Suzanne Hutchins, portfolio manager at Newton Investment Management, argues that the volatility sparked off by Covid-19 could be here to stay.
The second half of the year will bring new waves of volatility, as markets and economies continue to be closely influenced by the news flow around Covid-19 for the foreseeable future, and state intervention will continue to play a vital role in supporting economies around the world.
However, the array of fiscal and monetary stimulus deployed by governments and central banks globally has undoubtedly helped to underpin risk assets. Investors have also started to look forward to some economic normalisation as we begin to exit lockdown measures, with the data from a number of the Asian and Australasian countries providing grounds for confidence that this can be achieved without a corresponding increase in infection levels.
Safe assets will also continue to make headlines as all investors reach for assets such as the US dollar in times of economic stress. However, investors in currencies should be cautious as the world’s major currencies are currently each vying to be the weakest currency to boost their global competitiveness. For this reason our preference is to invest in gold, because it has the appeal of a real asset that cannot be manipulated or debased.
Under times of stress government intervention becomes fundamental to economies and if what we have seen in the first half of this year is anything to go by, it would be reasonable to expect to see further large-scale monetary and fiscal policies from governments around the world.
The simultaneous commitment of central banks to purchase government debt, alongside action from governments in directing fiscal spending to support household and corporate incomes have been necessary, given the circumstances. The danger is that this then creates inflationary pressure. Beyond the near-term impacts, if new monetary policies create a path to inflation, then investors could face a very different outlook to that which they have experienced over the last three decades.
Despite most of the world having gone into lockdown and now re-emerging, the broad momentum of global politics has remained on track. For the world’s largest economy, this has meant US election campaigns are in full swing and for the UK, Brexit negotiations are ongoing, despite being given little airtime. Investors should continue to consider US politics as US markets could be impacted by the shift in polls for the US election. Historically, US elections have exaggerated and extended price volatility, and we expect this election year to be no different. In the UK, Brexit may cause the economy to stutter further at a time when the economy is fragile.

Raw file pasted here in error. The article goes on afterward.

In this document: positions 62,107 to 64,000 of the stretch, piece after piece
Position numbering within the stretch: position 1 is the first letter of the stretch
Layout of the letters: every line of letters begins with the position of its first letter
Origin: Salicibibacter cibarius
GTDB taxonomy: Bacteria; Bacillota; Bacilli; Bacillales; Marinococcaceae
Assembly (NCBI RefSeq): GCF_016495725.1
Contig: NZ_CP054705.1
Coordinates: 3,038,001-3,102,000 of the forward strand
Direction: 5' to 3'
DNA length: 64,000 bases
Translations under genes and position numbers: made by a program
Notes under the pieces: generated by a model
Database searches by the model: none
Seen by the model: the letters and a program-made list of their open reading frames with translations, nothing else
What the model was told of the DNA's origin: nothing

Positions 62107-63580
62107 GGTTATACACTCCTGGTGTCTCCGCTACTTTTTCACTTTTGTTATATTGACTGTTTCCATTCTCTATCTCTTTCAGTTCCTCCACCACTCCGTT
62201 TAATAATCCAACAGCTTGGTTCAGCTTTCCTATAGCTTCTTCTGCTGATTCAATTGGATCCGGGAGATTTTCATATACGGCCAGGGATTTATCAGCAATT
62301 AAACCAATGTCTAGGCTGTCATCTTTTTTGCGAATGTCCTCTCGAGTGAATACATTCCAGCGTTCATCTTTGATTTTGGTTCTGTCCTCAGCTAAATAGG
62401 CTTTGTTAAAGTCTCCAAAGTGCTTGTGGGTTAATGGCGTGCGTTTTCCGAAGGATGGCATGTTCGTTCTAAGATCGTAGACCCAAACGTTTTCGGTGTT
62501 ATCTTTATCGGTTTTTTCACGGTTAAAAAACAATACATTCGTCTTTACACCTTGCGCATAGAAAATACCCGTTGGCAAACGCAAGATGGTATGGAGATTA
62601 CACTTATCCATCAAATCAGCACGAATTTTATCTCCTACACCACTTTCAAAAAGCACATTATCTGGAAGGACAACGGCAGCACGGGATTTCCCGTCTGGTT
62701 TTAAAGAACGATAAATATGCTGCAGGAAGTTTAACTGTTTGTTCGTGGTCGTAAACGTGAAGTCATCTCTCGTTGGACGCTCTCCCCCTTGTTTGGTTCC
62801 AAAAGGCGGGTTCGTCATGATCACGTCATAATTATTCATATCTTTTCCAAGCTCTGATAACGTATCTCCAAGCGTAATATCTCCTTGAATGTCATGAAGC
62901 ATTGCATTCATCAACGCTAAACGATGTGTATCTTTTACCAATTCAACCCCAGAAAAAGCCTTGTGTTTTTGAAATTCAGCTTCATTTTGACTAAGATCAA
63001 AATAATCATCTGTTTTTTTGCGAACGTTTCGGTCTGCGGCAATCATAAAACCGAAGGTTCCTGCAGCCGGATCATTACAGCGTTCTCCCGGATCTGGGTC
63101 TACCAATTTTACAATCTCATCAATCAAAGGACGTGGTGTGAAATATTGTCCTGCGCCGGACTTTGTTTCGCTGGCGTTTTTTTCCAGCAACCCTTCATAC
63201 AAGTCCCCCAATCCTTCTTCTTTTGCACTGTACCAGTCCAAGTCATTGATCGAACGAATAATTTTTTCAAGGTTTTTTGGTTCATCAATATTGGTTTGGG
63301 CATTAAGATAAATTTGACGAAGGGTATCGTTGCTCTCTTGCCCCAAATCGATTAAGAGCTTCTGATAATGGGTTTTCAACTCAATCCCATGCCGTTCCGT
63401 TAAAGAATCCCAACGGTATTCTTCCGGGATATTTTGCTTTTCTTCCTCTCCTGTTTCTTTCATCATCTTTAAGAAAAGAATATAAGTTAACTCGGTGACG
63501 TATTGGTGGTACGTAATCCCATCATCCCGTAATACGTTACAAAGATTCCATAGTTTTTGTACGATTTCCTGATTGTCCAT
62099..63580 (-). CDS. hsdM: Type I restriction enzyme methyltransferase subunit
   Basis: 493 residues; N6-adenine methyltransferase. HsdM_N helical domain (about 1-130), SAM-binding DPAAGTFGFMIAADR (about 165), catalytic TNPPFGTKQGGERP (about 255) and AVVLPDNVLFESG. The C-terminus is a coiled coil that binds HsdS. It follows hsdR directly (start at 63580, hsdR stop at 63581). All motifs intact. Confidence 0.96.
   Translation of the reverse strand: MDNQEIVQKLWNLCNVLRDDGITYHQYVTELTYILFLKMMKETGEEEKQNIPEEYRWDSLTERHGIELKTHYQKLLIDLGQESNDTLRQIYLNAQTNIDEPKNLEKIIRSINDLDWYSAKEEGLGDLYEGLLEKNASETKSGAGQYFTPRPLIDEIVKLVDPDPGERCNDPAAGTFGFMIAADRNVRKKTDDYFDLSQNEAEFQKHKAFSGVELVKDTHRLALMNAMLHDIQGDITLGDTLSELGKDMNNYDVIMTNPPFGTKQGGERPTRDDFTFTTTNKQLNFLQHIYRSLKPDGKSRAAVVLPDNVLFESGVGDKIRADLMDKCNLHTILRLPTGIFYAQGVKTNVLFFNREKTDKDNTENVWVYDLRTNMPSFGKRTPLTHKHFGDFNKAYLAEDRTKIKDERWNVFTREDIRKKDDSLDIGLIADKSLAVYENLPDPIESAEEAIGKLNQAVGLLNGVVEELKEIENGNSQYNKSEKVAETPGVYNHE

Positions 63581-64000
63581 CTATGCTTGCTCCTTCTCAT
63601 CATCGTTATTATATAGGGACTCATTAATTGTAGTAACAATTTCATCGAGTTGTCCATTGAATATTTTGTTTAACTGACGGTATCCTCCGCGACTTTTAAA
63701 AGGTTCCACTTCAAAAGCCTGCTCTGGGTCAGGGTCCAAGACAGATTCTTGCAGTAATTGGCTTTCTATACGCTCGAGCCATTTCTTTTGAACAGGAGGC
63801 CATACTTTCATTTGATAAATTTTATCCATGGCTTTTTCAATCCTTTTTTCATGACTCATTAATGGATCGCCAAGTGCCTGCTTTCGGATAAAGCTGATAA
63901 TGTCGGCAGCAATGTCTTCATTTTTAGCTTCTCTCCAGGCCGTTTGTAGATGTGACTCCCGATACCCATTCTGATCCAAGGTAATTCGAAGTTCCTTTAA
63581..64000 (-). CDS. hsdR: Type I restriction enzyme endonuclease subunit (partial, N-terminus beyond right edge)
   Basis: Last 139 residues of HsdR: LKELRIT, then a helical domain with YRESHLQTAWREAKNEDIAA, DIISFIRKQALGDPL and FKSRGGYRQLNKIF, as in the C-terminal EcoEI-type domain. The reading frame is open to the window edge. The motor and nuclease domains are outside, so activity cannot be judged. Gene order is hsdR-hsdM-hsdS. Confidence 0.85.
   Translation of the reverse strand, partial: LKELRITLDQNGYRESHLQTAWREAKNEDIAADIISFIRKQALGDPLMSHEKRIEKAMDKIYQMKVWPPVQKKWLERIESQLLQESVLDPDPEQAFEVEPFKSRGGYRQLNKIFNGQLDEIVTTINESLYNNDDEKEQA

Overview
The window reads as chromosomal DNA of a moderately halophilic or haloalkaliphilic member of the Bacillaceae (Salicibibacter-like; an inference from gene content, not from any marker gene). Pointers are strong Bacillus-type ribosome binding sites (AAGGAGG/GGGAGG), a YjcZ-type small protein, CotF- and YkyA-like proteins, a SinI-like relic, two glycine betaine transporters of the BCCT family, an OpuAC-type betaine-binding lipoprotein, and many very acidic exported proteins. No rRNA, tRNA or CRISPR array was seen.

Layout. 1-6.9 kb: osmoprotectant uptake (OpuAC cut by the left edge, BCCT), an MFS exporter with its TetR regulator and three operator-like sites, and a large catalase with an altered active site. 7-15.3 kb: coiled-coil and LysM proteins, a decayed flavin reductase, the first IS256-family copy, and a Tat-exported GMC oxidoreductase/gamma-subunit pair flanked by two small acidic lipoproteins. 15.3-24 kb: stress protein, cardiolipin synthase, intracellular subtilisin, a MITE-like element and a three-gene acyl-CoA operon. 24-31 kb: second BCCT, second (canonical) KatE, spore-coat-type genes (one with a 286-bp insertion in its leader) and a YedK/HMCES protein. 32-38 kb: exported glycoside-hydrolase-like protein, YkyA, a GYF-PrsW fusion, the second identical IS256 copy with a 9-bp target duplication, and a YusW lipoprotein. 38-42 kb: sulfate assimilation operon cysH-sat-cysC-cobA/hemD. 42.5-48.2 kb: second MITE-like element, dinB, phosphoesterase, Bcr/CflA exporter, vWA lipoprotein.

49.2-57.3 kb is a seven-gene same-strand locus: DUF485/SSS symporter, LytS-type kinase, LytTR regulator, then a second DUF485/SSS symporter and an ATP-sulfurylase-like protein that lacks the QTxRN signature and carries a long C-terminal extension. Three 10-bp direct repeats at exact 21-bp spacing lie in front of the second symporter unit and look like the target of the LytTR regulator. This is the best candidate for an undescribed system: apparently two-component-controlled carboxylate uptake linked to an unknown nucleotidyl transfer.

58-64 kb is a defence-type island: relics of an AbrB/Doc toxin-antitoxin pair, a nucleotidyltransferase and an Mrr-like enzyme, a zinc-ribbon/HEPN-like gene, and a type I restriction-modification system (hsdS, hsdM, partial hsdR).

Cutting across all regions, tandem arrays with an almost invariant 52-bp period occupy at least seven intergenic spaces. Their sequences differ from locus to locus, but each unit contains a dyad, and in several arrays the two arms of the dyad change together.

Where to look in the second half of 2020
We expect Covid-19 will continue to impact markets as we head into the second half of the year. For this reason, in the near to long term investors should focus on those sectors that are less susceptible to lockdown measures and the economic cycle. One group of companies that has had a remarkably ‘good crisis’ are the leading US technology companies the ‘FAANGs’ which were worth twice as much as the entire FTSE 100 as at the end of May 2020! These companies are typically cash rich, so face no balance-sheet problems, and the nature of their business has actually seen them gain market share from more traditional business models. As such, they have not only weathered the storm relatively well, but also been in the vanguard of the subsequent rally.
It is likely we will continue to see increased resources deployed to pharmaceuticals to cure illnesses such as Covid-19, but investors should focus on quality companies spearheading innovation as this will be a key differentiator. Investors more focused on the consumer sector may consider investing in established brands.
Whilst the share prices of the more cyclical areas of the economy such as airlines, hotels and restaurants have been more depressed because of the direct impact of the lockdown, there is likely to be some ‘catch up’ as the market rotates into these out of favour names as the economy recovers. We would tread carefully and invest in only those that will be survivors of the post Covid crisis world and only those that exhibit strong fundamentals and financial strength.
Following the year that put rainbows on windows across the UK, green is the colour we hope to get behind in 2021. The economic and social lockdowns caused by Covid-19 have led some investors to reflect on the need for a more sustainable future.
The massive stimulus packages announced by governments, including a likely significant increase in infrastructure spending will represent a tailwind for this area of the market, particularly green projects which are likely to lead to further growth in the green bond market as funding is provided.
The credit excesses across the world, most notably in China, give us cause for concern, particularly as the growth in leverage has been substantial and has extended into areas such as shadow banking which are by their nature opaque and less tightly regulated. This said, emerging markets will ultimately be great beneficiaries over the longer term especially if the US Dollar continues its path of weakness. This should be supportive of liquidity conditions where the world’s wealth is growing fastest, where you have the massive populations and with a 10 year view, certainly a region where investors are likely to be well rewarded.
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